Sauer turned in two solid seasons for Birmingham and earned a trial with the Reds in 1941. However, they already had a solid first baseman in Frank McCormick. Desperate for hard-hitting outfielders, the Reds decided to convert the 6-foot-3, 198-pound Sauer into an outfielder. After a brief stint at first base with the Reds at the beginning of the 1942 season, he was sent to Syracuse to learn how to play the outfield. Despite the help provided by manager Jewel Ens, Sauer’s progress, both in the field and at bat, was slow.5
When Syracuse’s regular first baseman injured himself in 1943, Sauer returned to first base for most of the season, and his hitting picked up. Like many ballplayers during World War II, his career was put on hold; he spent the 1944 season and most of 1945 in the US Coast Guard. Returning to the Reds for the last month of the 1945 season, he appeared in 31 games and hit five home runs. However, the Reds decided he still needed more work in the outfield to hold down a regular big-league spot.6
So Sauer was back in Syracuse for the 1946 and 1947 seasons. Manager Ens got him to use a heavier bat, a 40-ounce Chick Hafey model, to slow down his swing and better level on pitches.7 In 1947 Sauer responded with 50 home runs and 141 RBIs, while hitting .336, and was named the Minor League Player of the Year by The Sporting News.
Sauer stayed with the Reds in 1948 and hit 35 home runs as their regular left fielder. The Reds were satisfied that his outfield play was no longer a liability.8
However, after a slow start (4 home runs, 16 RBIs, and .237 average in 42 games) in 1949, Sauer was traded on June 15 with Frank Baumholtz to the Chicago Cubs for Peanuts Lowrey and Harry Walker. Sauer rebounded with the Cubs, finishing the season with 31 home runs, 99 RBIs, and a .275 batting average.
Sauer’s selection to the National League All-Star team in 1950 was the subject of controversy. National League manager Burt Shotton announced his intention to insert his own Brooklyn Dodgers outfielder, Duke Snider, into the starting lineup instead of Sauer, even though Sauer had received more fan votes. Commissioner A.B. “Happy” Chandler initially agreed with Shotton.
But after protests from Cubs manager Frankie Frisch, and from sportswriter Arch Ward, who felt that the fan poll would lose its significance if not followed, Chandler reversed himself and overruled Shotton. At the game, Shotton was booed by the Sauer-friendly crowd at Chicago’s Comiskey Park, while Sauer contributed an RBI to the National League’s 4-3 victory.9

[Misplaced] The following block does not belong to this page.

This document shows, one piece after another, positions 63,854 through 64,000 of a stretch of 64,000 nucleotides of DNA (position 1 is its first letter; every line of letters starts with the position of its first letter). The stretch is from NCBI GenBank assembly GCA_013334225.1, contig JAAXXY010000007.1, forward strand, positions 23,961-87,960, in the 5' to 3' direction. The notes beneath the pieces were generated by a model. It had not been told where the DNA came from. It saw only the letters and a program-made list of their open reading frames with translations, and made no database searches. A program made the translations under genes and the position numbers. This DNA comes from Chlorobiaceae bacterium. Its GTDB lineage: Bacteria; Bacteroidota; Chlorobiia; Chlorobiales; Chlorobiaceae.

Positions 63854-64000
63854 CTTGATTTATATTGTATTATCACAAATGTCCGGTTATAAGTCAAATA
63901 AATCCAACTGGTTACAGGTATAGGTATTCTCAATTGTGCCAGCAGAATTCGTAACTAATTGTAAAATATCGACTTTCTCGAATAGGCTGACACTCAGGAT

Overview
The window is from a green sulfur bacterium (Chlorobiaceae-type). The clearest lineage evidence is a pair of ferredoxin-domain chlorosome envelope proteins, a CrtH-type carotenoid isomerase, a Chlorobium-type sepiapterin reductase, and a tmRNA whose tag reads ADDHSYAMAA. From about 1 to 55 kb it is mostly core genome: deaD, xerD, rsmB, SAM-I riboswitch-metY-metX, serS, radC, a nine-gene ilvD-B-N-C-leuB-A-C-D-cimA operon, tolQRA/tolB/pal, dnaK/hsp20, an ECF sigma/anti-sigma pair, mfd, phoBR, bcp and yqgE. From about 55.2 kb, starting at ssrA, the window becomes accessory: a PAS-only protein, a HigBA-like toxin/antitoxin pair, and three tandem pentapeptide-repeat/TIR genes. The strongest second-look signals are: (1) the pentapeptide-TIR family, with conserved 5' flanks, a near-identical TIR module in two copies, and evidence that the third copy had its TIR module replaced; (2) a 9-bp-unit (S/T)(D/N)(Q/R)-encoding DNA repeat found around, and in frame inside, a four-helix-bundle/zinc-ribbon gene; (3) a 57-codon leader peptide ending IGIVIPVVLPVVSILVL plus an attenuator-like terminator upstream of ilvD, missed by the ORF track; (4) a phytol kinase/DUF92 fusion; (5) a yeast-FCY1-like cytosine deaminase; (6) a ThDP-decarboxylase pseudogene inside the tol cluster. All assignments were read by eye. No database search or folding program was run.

Remarkably, two seasons later, in 1952, Sauer repeated his three-homer performance against the Phillies and Simmons.
This article appears in “Wrigley Field: The Friendly Confines at Clark and Addison” (SABR, 2019), edited by Gregory H. Wolf. To read more stories from this book online, click here.
In addition to the sources cited in the Notes, the author also consulted the following:
Burns, Ed. “The Sweet Sauer Man,” Baseball Magazine, September 1952: 8-9, 39.
Holtzman, Jerome. “Do You Remember … When Hank Sauer Was the Mayor of Wrigley Field,” Baseball Digest, December 2001: 64-66.
Holtzman, Jerome, and George Vass, The Chicago Cubs Encyclopedia (Philadelphia: Temple University Press, 1997), 195.
Pietrusza, David, Matthew Silverman, and Michael Gershman, eds., Baseball: The Biographical Encyclopedia (New York: Total/Sports Illustrated, 2000), 1001.
Sargent, Jim. SABR BioProject biography of Hank Sauer.
Vass, George. “Baseball’s ‘Late Bloomers,’” Baseball Digest, June 2001: 40-47.
1 Ed Burns, “Sauer Ends Homer Famine With Big Helpings at Plate,” The Sporting News, September 6, 1950: 4.
2 Edward Burns, “Night Halts 11 Inning Duel; Play 2 Today,” Chicago Tribune, August 28, 1950: 3:1. Wrigley Field didn’t get lights until 1988.
3 “Cavarretta’s Hint Started Sauer on Homer Spree,” Chicago Tribune, August 28, 1950: 3: 1.
4 Tom Swope, “Cincy’s Sweet on Sauer,” Baseball Digest, October 1948:17-23.
7 Edgar Munzel, “Bruin Blockbuster,” Sport Life, October 1952: 80.
9 “Stengel, Shotton Kept Busy Ducking All-Star Squawks,” The Sporting News, July 19, 1950: 8.